At the 2017 Mobile Payments Conference in Chicago, one of the most memorable presentations was moderated by Brett King, Founder of Moven and host of the BREAKING BANK$ radio show on Voice America. On the panel was Travis Dulaney, Co-founder & CEO of PushPayments and Dan Gonzalez, VP of Payment Industry Relations at the Federal Reserve Bank of Chicago. The main topic was faster payments. And, more specifically: when and how can the US get from where it is currently to the frictionless utopia many other countries are now enjoying?
First, a look at fast payments in other countries
China is currently the hottest mobile payments market in the world. “There are entire cities within China right now where cash is virtually not used,” King said. “And, plastic isn’t being used either – people are using mobile payments every day.”
To put it in perspective, China is projecting to do $5.5 trillion (U.S. Dollars) in mobile payments this year, which is about 50 times the amount in the US, according to reports. About 92% of mobile payments are handled through two technology platforms – Alipay, a third-party mobile and online payment platform established by e-commerce company Alibaba Group, and WeChat Pay, which belongs to the country’s leading social messaging platform.
India is another country where mobile payments are poised to explode. Between 2017 and 2021, India’s mobile payments transaction value is expected to see a compound annual growth rate (CAGR) of 138.7 percent, resulting in nearly $2.6 billion (US Dollars).
Why’s the US lagging behind in mobile payments?
The United States has been the most sought-after payment ecosystem in the world for a number of years. So, what’s the reason China, India and others are leapfrogging ahead of us? “I’m a believer that our own maturity is our biggest Achilles heel,” said Dulaney. “Within maturity comes circulation, policies and legacy systems that have been around for a while and like it or now, we’re hooked into [that ecosystem].”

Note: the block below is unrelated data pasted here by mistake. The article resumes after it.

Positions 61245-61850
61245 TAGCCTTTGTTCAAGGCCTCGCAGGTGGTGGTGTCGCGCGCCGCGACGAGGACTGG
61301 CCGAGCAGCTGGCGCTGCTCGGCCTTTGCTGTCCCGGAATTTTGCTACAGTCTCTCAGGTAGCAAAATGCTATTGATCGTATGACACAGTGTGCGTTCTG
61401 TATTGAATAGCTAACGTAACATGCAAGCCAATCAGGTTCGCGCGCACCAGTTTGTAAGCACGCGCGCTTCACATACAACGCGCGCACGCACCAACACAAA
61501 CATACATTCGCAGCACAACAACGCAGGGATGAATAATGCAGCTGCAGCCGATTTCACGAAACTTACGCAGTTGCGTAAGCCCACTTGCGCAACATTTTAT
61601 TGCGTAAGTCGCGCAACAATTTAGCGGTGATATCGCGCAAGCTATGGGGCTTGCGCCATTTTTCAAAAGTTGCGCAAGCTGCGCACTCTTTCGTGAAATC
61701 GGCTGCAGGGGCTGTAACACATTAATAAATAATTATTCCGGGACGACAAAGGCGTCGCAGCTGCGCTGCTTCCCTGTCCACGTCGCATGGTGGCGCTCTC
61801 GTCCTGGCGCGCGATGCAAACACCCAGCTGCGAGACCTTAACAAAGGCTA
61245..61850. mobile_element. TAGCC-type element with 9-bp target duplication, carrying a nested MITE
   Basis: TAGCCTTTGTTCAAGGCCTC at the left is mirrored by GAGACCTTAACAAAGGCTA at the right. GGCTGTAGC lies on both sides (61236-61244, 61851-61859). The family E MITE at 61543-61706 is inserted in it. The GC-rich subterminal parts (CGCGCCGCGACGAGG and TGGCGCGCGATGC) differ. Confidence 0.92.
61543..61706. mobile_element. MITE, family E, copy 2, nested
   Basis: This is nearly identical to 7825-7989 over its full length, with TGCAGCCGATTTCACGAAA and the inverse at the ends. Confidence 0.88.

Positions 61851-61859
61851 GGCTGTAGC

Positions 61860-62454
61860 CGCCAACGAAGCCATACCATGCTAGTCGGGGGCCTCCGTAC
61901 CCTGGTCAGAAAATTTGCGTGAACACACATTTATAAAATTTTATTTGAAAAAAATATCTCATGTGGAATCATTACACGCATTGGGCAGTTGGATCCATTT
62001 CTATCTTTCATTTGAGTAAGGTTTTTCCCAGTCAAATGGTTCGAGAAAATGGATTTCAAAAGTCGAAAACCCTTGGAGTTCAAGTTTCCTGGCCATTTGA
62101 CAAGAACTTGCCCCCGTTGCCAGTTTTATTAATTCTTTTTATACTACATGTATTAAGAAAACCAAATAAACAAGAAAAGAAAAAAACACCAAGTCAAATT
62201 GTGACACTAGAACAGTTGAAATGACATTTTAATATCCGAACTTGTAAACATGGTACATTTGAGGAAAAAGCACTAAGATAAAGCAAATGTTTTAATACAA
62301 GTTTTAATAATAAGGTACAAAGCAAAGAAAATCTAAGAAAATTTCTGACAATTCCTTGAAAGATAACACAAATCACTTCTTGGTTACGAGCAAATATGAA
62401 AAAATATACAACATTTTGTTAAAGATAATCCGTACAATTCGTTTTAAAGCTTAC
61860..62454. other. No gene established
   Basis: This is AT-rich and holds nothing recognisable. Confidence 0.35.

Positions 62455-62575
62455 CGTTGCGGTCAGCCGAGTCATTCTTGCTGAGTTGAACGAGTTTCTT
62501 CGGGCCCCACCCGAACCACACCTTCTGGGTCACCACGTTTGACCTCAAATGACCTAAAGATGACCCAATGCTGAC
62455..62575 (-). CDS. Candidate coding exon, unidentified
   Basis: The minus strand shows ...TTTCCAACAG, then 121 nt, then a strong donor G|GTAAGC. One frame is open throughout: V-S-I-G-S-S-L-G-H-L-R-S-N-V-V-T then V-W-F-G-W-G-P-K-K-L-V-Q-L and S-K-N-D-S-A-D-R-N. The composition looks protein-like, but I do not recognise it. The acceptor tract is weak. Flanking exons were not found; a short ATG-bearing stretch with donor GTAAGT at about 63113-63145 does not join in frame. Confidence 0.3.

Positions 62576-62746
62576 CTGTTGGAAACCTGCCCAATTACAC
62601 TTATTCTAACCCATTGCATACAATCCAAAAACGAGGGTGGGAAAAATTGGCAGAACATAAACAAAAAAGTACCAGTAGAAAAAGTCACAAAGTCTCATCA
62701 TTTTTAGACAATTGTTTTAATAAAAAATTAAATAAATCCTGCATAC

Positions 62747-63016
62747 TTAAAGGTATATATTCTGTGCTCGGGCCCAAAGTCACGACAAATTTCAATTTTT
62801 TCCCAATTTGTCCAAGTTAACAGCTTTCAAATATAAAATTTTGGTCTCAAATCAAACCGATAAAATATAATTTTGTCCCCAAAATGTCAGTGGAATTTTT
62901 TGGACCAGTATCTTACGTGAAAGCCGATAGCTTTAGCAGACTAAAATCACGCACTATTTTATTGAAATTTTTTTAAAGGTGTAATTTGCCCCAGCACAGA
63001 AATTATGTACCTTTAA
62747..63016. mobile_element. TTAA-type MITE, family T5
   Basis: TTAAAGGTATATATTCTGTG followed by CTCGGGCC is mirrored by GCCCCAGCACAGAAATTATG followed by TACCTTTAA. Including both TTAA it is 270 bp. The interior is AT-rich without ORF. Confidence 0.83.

The bigger players, he says, like the processors (e.g. FIS) and even companies like Visa and MasterCard can’t get out of this legacy ecosystem easily. Gonzalez concurred and added that unlike the other countries that have a small handful of payment companies, we have more than 10,000 financial institutions in the U.S.
How the faster payments task force can resolve our quandary
The final segment of the session focused on the Faster Payments Task Force, a group of more than 300 diverse payments industry stakeholders convened by the Federal Reserve System. In July, the group published its highly anticipated recommendations for developing and implementing a safe, ubiquitous, faster payments system in the United States.
Dulaney and Gonzalez, who are both members of the task force, weighed in on why they believe the recommendations are a viable step in the right direction.
“This task force is taking a different approach than ‘build it and wait for them to come,’” said Gonzalez. “It’s comprised of a variety of stakeholders, including many non-banking companies, and it’s very collaborative, asking, ‘Let’s find out what consumers want and then let’s build it.’”
The host concluded the session asking the panelists to predict where they see the state of mobile payments in the US 5 to 10 years from now. “Real-time payments are coming,” said Gonzalez. “We already have them in closed loop communities [e.g., gift cards], we need to figure out some of the interoperability issues [he and Dulaney are advocates for open APIs], but good things are coming.”
Dulaney echoed Gonzalez’ conclusion, adding that the Federal Reserve Bank will work out the kinks and get us to instant payments. “Within the next 10 years, payment will no longer be an act. It will be integrated with the goods and services we acquire,” he said. “Uber is a perfect example. It is a digital wallet that you can catch a taxi with. In the payments world, friction is the problem. If you eliminate it and make it about what you want to acquire: we have adoption, we have lift off.”